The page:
The Working Party did not condemn draft reports and meetings but advocated that detailed notes be kept of the discussion together with information on any changes in the appraised value.

  4. The Working Party recognised that it may not be economically feasible to rotate appraisal firms and suggested instead that the appraisal personnel be changed each time.

Canada: A Status Report

Everybody in Canada has paid dearly for the failure of the financial industry and the appraisal profession to clean up their act. We continue to bear that cost today: it’s as if the sorry parade of financial institution failures from 1983 to 1994, never happened. At the time we wrote to the Federal Canada Deposit Insurance Corporation (CDIC) as well as the Federal Office of the Superintendent of Financial Institutions (OSFI) suggesting that “most of the problem of biased and inflated appraisals could be avoided if real estate loan regulations mandate that the appraiser contract directly with the mortgagee rather than the mortgagor. This will remove an obvious conflict of interest”. CDIC and OSFI both responded, essentially saying it was the other’s responsibility and that neither could govern the conduct of appraisers since this was a Provincial responsibility!

The cost of the bank, trust and life company failures was borne by every taxpayer, bank user, policy holder in Canada, as well as by the creditors of the institutions that failed. The bank and trust companies were, and continue to be back- stopped by the CDIC. The life companies created an industry (i.e. policy holder) financed body, the Canadian Life and Health Insurance Compensation Corporation (CompCorp) in January 1990, to perform a similar role to the CDIC. The biggest cost to Canadians however, lies in the difficulty and cost of financing real estate. Prior to 1990, banks and trust companies were the primary source of finance for commercial mortgages of <= $1.0 million: the life companies performed the same function for larger loans. The commonly stated loan to value ratio was 75% of the property’s market value. Today all commercial mortgages are more difficult to obtain even at the current loan to value ratio of 65% and loan sources continue to evaporate, particularly in Atlantic Canada for <= $0.5 million mortgages. Although the credit unions have taken up some of the slack, mortgages are less available and more costly. The life companies have only recently returned as a source for higher value loans (>= $2.0 million), joining a couple of the banks that stayed the course, and conduit financiers such as Merril Lynch, GMAC, et al.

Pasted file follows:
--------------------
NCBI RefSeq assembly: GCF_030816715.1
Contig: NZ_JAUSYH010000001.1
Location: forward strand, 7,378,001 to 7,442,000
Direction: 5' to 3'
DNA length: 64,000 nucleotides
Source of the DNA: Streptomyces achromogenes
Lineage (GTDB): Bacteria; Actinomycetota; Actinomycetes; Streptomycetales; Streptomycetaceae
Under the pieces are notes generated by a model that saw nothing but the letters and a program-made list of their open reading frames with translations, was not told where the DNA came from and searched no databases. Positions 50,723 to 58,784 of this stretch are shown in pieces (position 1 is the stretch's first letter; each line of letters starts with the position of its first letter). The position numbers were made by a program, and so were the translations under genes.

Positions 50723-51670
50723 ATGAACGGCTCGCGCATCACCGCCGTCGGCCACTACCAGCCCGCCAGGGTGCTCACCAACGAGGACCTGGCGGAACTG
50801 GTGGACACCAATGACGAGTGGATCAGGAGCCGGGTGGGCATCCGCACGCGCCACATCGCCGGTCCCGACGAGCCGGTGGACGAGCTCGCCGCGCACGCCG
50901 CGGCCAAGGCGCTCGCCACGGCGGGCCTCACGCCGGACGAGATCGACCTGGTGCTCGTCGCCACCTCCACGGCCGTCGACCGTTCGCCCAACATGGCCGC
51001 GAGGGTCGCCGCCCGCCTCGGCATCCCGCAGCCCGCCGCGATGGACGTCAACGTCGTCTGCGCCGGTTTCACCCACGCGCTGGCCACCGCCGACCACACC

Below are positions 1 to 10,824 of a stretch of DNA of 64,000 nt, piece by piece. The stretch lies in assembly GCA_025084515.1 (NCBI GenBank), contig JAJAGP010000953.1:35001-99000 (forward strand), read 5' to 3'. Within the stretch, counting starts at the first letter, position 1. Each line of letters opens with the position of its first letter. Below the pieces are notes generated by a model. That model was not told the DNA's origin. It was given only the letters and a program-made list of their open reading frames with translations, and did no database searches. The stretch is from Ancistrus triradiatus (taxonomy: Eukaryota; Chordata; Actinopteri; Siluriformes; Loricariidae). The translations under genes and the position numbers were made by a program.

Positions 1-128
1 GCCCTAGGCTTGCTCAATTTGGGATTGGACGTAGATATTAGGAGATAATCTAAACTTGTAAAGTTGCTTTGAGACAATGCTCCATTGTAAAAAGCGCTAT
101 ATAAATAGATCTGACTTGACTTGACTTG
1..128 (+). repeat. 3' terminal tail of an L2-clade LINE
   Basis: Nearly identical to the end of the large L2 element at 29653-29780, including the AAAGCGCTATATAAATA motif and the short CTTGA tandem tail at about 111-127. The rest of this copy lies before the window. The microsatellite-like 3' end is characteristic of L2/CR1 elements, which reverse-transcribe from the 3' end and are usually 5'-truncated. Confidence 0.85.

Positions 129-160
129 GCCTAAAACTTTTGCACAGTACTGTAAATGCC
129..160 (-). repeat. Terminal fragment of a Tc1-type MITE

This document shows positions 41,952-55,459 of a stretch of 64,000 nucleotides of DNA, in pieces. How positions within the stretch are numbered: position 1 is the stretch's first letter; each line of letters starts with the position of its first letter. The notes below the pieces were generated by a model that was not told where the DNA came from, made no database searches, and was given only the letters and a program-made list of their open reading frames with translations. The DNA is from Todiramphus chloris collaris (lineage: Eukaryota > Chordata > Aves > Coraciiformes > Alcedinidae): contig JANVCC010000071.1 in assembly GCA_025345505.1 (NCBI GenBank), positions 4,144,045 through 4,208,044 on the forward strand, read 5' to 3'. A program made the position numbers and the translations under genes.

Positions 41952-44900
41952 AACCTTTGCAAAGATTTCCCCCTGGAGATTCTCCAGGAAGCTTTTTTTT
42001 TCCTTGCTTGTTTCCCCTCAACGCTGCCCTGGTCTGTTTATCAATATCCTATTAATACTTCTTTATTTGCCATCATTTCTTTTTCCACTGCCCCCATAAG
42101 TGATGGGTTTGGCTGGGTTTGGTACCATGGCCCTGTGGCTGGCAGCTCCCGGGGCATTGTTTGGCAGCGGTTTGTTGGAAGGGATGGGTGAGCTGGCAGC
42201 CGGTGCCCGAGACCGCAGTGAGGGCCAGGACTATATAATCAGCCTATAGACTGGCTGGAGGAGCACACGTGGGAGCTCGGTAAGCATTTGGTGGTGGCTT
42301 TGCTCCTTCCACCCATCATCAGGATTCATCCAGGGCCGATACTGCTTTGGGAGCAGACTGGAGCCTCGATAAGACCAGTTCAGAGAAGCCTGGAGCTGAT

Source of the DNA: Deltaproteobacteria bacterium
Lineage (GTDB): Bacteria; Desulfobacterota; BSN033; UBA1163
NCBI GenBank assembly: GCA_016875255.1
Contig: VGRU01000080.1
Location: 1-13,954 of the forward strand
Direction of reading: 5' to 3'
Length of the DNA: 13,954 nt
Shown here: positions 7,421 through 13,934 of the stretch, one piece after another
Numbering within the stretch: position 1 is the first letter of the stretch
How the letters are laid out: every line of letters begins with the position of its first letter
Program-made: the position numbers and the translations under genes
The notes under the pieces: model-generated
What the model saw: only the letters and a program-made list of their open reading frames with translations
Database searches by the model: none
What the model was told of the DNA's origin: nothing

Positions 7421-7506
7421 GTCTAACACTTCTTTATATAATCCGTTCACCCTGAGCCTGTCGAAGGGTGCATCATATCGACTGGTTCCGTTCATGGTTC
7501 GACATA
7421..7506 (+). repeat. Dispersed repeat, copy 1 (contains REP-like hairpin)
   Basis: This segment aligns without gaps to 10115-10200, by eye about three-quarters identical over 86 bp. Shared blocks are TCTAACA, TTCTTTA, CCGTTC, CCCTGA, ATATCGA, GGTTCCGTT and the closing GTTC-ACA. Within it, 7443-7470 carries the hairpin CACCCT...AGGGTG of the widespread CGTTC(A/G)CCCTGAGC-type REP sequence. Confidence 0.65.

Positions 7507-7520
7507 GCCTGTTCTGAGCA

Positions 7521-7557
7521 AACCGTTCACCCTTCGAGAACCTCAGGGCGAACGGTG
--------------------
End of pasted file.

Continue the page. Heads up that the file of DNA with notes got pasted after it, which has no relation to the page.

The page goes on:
1. Self regulation has actually been legislated in New Brunswick and Nova Scotia! The United States responded to their Savings and Loan debacle in the late 1980’s by eliminating self regulation and imposing State regulatory controls on appraisal activities including the requirement that all appraisals undertaken within the jurisdiction of the Financial Institutions Reform, Recovery and Enforcement Act (FIRREA) be undertaken only for the mortgagee. The Federal Government also ordered the appraisal industry to initiate appraisal standards: these became the Uniform Standards of Professional Appraisal Practice (USPAP). No similar action was instigated in Canada: in fact the Appraisal Institute of Canada, the largest trade organisation in the country alarmed at the events in the United States, redoubled its efforts to persuade gullible Provincial governments to legislate self regulation! Their gall was breathtaking: “Public Money Private Greed” Terence Corocoran and Laura Reid’s book on the 1993 Greymac, Seaway and Crown Trusts affair noted that “AACI”, the Appraisal Institute of Canada's designation was “an acronym that was often said to mean Appraised According to Client’s Instructions, implying that official appraisal reports were of little real value to serious real estate investors”. Ten years later Rod McQueen made a similar observation in his book “Who Killed Confederation Life?”. Nevertheless AIC members were successful in promoting private member’s bills legislating self regulation for appraisers in New Brunswick (1995) and Nova Scotia (1998). The Nova Scotia bill went through all three readings in ten days … just before the House broke for its Christmas vacation. There was no publicity or consultation with consumer groups or impacted parties: it was sneaked through in virtual secrecy. We found out about it after the event; the MLA who tabled the Bill did not appear to have read it … he thought it was a consumer protection Act! Apparently he was in good company: at least one party caucus didn’t know what they had approved.

  2. Conflicts of interest are the rule, rather than the exception. Commercial appraisals for financing are almost always undertaken for the mortgagor. Our suggestions to the financial institutions that they commission the appraisal, are fiercely resisted. Asset Managers too usually commission appraisals from the same appraiser on the same property each time they require an updated value. It is quite usual for the same appraiser to undertake appraisals of the entire portfolio year after year … and to supply other consulting services such as property tax, financing appraisals, and so on.

  3. Asset managers almost always request Draft Reports, the conclusions of which have to be discussed prior to the issuance of the final figure: most insist on this commitment before they will commission the assignment. Typical are the following instructions we recently received from a Life Company “A FULL DRAFT copy of the report’s entire net income analysis and valuation sections, as well as all valuation-related material contained in the report’s appendix (e.g. DCF—Supporting printouts, detailed comparable information, land valuation, etc.) is to be sent to The Asset Manager and xxx xxx two weeks prior to the appraisal’s due date”. These instructions are usually directed to specific appraisers, rather than the firm. In this instance we advised the Life Company that it was against our company policy to undertake “Draft” reports and they decided not to proceed with us. (In fairness we should add that we recently had a similar experience with a regional Life Company and they readily agreed to waive the requirement. They also decided to pursue a policy of commissioning appraisals from different companies).

For the full text of the Carsberg Report visit the RICS web site at www.rics.org/val.